In an effort to help researchers develop innovations that people are more likely to use, the CGIAR Research Program on Roots, Tubers and Bananas (RTB) has teamed up with Wageningen University & Research (WUR), in the Netherlands, to develop, test, and apply ‘science of scaling,’ in order to make better decisions about which kinds of innovations, research and partnership investments will lead to development impacts. Scientists who are involved in these efforts will share their insights and research on scaling during a symposium this Sunday, December 3, as part of the Third International Conference on Global Food Security, in Cape Town, South Africa.

Entitled “Science of scaling: connecting the pathways of agricultural research and development to improve rural livelihoods,” the symposium brings together scientists and development professionals from several international research centers and companies. Their presentations will cover cases ranging from work to improve smallholder cocoa and coffee production in sub-Saharan Africa (SSA) to an International Potato Center led partnership initiative that has gotten nutritious, improved sweetpotato varieties to more than 2.8 million households in SSA.

Getting the products of agricultural research to the smallholders who need them can be a major challenge. Photo H.Rutherford/CIP

For Dr Marc Schut, a researcher with IITA and WUR and the leader of the RTB Flagship on Improved Livelihoods at Scale, the first lesson is that “scaling does not happen just like that. It requires strategizing, competence and investment.”

Schut adds that the good news is that a growing number of tools are available to help research-for-development scientists make better decisions in terms of the type of research they do and the partnership investments they make. “Evidence-based design, implementation, and monitoring of scaling strategies can help us to achieve better impact,” he says.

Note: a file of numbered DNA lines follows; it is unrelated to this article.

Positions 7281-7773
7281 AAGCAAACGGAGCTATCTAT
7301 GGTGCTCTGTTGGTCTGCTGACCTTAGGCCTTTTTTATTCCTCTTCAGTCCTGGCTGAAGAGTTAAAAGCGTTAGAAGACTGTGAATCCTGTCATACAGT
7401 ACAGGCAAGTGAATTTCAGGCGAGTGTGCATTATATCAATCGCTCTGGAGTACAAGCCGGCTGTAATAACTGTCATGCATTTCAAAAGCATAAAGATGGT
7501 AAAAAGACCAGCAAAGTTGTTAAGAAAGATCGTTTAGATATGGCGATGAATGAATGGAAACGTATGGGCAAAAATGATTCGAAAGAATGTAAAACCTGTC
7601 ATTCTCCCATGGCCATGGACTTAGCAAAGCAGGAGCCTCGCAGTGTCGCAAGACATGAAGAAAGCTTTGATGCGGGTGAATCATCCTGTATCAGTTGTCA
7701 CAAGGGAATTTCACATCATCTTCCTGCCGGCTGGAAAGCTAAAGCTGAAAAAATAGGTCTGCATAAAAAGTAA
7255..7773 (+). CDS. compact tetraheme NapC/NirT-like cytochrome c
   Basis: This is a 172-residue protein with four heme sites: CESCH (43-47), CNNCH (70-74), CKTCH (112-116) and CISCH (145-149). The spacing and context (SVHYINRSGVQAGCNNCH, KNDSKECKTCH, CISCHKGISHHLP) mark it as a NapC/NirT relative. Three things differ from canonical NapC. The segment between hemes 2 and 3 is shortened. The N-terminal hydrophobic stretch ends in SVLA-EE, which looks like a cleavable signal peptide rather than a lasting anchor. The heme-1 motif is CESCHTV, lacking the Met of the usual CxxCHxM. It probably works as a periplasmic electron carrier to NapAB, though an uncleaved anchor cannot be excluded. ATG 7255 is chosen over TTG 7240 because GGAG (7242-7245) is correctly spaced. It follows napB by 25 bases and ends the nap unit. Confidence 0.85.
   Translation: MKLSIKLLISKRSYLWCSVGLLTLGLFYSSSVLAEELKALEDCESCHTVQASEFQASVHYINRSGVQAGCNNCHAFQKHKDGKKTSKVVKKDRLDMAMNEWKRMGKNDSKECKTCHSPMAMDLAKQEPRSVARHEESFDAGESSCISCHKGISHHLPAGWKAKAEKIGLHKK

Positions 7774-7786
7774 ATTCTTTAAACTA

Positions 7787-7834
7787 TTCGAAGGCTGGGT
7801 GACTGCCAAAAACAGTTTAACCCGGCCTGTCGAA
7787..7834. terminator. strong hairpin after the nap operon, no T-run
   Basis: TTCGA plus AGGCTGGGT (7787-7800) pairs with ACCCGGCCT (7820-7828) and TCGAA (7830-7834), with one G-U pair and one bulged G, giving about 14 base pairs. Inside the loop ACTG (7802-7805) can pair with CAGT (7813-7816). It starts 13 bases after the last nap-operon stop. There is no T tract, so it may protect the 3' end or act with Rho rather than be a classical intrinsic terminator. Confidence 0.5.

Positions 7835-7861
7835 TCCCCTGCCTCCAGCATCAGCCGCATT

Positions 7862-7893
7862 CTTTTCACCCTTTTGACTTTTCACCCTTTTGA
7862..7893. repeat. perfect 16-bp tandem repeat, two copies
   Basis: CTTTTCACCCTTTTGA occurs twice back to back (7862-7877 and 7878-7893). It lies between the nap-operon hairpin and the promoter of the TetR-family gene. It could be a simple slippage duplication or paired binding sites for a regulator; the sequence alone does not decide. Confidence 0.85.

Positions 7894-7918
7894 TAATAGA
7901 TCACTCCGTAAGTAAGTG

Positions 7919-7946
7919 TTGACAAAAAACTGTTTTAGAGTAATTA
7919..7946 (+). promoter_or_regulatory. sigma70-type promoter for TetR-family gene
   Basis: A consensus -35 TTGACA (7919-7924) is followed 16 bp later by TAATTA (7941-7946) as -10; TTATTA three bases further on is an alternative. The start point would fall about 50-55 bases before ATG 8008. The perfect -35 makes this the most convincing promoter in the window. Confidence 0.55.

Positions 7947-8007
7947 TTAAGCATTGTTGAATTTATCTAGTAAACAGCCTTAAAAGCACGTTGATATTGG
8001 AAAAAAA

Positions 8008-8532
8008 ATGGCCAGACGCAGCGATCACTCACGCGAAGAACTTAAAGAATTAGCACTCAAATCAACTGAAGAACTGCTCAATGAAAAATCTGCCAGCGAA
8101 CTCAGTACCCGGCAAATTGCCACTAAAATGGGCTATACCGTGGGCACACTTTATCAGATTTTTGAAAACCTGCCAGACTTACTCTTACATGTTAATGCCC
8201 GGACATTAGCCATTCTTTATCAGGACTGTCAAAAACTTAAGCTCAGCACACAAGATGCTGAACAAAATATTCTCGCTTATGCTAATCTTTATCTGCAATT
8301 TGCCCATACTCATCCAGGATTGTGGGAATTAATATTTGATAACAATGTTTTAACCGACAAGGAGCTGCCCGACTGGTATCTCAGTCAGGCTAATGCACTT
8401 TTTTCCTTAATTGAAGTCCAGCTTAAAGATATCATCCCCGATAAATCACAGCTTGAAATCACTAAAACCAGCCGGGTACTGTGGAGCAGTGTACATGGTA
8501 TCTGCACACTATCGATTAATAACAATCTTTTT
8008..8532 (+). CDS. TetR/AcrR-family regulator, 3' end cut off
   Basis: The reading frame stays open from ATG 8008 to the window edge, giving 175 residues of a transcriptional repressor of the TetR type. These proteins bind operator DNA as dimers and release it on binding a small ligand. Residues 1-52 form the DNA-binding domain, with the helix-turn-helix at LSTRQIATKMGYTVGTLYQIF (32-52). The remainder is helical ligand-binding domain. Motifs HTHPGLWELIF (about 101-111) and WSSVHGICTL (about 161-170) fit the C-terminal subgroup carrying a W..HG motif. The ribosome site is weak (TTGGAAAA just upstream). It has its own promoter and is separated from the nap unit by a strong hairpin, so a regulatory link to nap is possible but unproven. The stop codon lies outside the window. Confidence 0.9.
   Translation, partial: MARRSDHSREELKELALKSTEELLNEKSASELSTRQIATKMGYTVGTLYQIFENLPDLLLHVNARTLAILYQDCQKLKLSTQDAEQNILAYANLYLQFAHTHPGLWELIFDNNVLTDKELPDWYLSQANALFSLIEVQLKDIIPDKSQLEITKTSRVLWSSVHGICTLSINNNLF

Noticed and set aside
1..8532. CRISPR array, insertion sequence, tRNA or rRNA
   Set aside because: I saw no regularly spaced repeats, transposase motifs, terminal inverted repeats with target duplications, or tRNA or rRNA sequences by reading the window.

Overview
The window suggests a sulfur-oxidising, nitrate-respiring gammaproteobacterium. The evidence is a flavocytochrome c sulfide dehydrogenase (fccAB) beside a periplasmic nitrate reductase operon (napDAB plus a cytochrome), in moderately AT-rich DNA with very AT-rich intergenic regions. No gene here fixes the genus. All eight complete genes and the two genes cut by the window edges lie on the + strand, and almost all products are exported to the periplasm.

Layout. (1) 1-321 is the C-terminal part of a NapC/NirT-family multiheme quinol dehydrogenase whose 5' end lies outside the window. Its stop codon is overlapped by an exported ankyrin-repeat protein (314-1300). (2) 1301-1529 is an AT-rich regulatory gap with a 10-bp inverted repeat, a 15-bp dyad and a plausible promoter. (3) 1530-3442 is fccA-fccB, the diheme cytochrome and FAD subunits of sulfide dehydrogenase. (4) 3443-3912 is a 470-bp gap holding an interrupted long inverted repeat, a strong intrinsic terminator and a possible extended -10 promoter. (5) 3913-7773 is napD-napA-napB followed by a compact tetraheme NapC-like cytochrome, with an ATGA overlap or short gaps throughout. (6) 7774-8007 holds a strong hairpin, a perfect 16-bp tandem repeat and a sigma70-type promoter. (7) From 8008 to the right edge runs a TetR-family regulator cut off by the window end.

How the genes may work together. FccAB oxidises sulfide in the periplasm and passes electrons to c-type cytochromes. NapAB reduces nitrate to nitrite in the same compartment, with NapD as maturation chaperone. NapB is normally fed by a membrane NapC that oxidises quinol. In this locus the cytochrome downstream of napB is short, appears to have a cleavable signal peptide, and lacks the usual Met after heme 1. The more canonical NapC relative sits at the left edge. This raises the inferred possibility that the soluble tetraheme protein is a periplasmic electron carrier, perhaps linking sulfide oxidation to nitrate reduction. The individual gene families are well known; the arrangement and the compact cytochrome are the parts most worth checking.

One of the symposium’s presenters, Dr Elisabetta Gotor, who heads the Development Impact Unit at Bioversity International, observes that most scientist don’t know how to go about getting the innovations they develop into the hands of large numbers of users. She explains that when a researcher develops a new agricultural innovation – whether it be an improved crop variety or an approach for managing a crop pest or disease – it is important that they start by analyzing and measuring the likelihood of its success in the given context.  She adds that this is a complex task, because there are gender and cultural elements that must be taken into account, but it is essential for an innovation to be successful.

“As researchers, we have the obligation not only to develop technologies, but also to ensure that those technologies are transformed into products that are usable by the populations we want to influence,” Gotor says.

Scaling agricultural innovations requires understanding local demand and cultural elements, a well designed strategy and investment. Photo G.Smith/CIAT

Gotor’s presentation will cover efforts by RTB scientists to connect foresight research and impact assessments in order to establish feedback loops through which those methods can inform one another. She notes that this will enhance the scaling of innovations while producing information that donors or policy makers can use to guide future investments in research for development.

Adebowale Akande, an Agribusiness Development Specialist at the International Institute of Tropical Agriculture (IITA), will give a presentation on scaling the Alfasafe bio-control product in Nigeria, in order to reduce aflatoxins in agricultural value chains, as well as current efforts to turn that technology over to the private sector. He recommends that researchers demonstrate the proof of concept of their innovation to the private sector, engage both the private and public sectors to create an enabling environment, and gain access to financing to successfully scale their innovations.

Dr Graham Thiele, Director of RTB, will present an overview of the measures that RTB has taken to help scientists assess the readiness of their innovations for scaling and work toward getting them widely adopted. “There is huge interest right now in scaling and RTB is ahead of the curve on its thinking,” he explains. “Scaling is right at the top of the agenda for many donors as they look for enhanced impact.”